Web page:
Comparing Hefling's The Good And Punishment Of Evil

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Evil is relative. As humans, we are not strictly good or evil. A response should not define a person, especially when society has the final say on whether a person is “good” or “bad”. People resort to evil to describe something they cannot rationalize. There is no reason for it, so many people turn to God, saying that evil was a form of punishment for sin. This brings up the questions; “What constitutes evil or the punishment of sin?” In addition to, “What is evil exactly?”. Evil is a phenomenon experienced as a result of society’s teachings; what behavior is okay or, in a religious sense, approved by God; people experience evil when they fail to meet the conventional definition of evil. People look for justification as to why evil exists in the world and often struggle to comprehend why innocent people suffer. People desire things to be explainable and the ability to see cause and effect. Nevertheless, the force of evil works independently of the human response. Dostoevsky says “If all must suffer for eternal harmony, what have the children got to do with it?”. Maleficent forces do not necessarily designate who it affects and this turns people to God, and begs the question; “What did the babies do to deserve to suffer?”. Hefling brings up the idea that blame transfers via generation which is why some of the innocent experience…show more content…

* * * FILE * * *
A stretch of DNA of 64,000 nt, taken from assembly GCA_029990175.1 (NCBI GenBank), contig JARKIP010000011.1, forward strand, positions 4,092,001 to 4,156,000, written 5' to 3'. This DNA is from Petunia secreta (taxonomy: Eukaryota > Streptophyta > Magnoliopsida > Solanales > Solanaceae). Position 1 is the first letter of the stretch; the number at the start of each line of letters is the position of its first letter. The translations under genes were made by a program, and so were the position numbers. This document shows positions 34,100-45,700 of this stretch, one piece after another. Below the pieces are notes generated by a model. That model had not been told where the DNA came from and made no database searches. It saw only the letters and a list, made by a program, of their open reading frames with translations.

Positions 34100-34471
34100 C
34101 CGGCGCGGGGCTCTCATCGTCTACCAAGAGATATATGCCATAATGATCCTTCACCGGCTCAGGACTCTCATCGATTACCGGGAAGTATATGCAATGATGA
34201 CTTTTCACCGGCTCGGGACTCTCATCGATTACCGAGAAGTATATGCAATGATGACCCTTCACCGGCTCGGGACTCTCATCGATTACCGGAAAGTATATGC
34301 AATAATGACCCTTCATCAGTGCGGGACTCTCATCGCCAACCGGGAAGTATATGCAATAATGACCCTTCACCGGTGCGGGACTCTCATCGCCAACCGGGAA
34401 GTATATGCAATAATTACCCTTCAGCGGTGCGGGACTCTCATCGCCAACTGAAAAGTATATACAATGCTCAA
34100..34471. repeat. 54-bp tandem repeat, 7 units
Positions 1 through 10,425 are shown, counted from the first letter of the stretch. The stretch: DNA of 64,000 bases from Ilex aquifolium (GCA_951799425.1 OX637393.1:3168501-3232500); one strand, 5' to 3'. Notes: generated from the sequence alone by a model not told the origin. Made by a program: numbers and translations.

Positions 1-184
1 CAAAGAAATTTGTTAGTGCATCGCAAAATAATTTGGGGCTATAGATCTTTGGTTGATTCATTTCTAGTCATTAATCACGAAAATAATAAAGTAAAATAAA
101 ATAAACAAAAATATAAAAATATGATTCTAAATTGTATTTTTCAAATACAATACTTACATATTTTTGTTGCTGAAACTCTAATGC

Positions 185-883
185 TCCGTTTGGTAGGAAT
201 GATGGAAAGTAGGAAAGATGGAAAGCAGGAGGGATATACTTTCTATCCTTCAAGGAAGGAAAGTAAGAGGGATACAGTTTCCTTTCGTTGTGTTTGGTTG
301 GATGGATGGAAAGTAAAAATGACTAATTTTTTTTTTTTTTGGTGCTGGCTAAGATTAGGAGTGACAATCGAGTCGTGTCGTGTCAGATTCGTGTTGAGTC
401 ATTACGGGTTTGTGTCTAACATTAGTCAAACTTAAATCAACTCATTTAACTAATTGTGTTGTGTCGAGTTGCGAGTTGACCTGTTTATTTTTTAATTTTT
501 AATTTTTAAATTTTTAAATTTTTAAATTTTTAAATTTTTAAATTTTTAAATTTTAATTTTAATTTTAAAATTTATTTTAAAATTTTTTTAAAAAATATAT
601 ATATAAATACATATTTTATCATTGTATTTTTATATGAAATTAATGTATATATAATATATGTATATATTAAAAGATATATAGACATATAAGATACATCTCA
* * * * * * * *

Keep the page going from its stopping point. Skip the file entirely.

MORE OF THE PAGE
Blaming God, blaming another person, blaming yourself. Hefling discusses why humans always mess things up which additionally takes some of the blame. Humans allow evil to occur in their lives by accepting that evil will always get the best of them in the end. Hefling also examines human habit, that can take the blame for their shortcomings. He argues that habits become second nature which leads to the questioning of one’s responsibility for their actions. Once an individual has accepted evil, it’s who they are and they struggle to remove the blame and face the social label as
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